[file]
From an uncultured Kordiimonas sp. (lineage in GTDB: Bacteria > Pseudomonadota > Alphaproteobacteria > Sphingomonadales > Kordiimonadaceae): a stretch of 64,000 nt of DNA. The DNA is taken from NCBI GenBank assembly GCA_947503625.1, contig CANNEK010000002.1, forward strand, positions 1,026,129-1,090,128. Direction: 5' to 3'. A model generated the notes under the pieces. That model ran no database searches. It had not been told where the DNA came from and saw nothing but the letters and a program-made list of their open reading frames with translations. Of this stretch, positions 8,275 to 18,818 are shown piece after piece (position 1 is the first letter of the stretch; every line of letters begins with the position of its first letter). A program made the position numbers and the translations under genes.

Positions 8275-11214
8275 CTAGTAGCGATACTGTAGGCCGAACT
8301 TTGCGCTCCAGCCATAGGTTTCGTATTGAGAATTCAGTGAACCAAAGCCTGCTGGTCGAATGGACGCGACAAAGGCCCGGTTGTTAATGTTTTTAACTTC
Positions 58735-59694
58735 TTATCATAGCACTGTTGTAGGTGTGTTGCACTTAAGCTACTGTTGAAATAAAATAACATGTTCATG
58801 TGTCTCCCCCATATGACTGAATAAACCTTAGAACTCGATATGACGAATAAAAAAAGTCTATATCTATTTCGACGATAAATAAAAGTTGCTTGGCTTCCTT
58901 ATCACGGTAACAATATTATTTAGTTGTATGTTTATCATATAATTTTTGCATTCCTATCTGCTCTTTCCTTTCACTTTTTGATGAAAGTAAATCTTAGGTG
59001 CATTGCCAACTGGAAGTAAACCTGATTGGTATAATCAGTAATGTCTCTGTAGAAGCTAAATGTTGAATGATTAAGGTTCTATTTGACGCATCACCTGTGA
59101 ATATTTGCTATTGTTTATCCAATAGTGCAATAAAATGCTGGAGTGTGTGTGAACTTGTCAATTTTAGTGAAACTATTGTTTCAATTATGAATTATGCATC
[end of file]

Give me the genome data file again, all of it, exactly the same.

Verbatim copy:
From an uncultured Kordiimonas sp. (lineage in GTDB: Bacteria > Pseudomonadota > Alphaproteobacteria > Sphingomonadales > Kordiimonadaceae): a stretch of 64,000 nt of DNA. The DNA is taken from NCBI GenBank assembly GCA_947503625.1, contig CANNEK010000002.1, forward strand, positions 1,026,129-1,090,128. Direction: 5' to 3'. A model generated the notes under the pieces. That model ran no database searches. It had not been told where the DNA came from and saw nothing but the letters and a program-made list of their open reading frames with translations. Of this stretch, positions 8,275 to 18,818 are shown piece after piece (position 1 is the first letter of the stretch; every line of letters begins with the position of its first letter). A program made the position numbers and the translations under genes.

Positions 8275-11214
8275 CTAGTAGCGATACTGTAGGCCGAACT
8301 TTGCGCTCCAGCCATAGGTTTCGTATTGAGAATTCAGTGAACCAAAGCCTGCTGGTCGAATGGACGCGACAAAGGCCCGGTTGTTAATGTTTTTAACTTC
Positions 58735-59694
58735 TTATCATAGCACTGTTGTAGGTGTGTTGCACTTAAGCTACTGTTGAAATAAAATAACATGTTCATG
58801 TGTCTCCCCCATATGACTGAATAAACCTTAGAACTCGATATGACGAATAAAAAAAGTCTATATCTATTTCGACGATAAATAAAAGTTGCTTGGCTTCCTT
58901 ATCACGGTAACAATATTATTTAGTTGTATGTTTATCATATAATTTTTGCATTCCTATCTGCTCTTTCCTTTCACTTTTTGATGAAAGTAAATCTTAGGTG
59001 CATTGCCAACTGGAAGTAAACCTGATTGGTATAATCAGTAATGTCTCTGTAGAAGCTAAATGTTGAATGATTAAGGTTCTATTTGACGCATCACCTGTGA
59101 ATATTTGCTATTGTTTATCCAATAGTGCAATAAAATGCTGGAGTGTGTGTGAACTTGTCAATTTTAGTGAAACTATTGTTTCAATTATGAATTATGCATC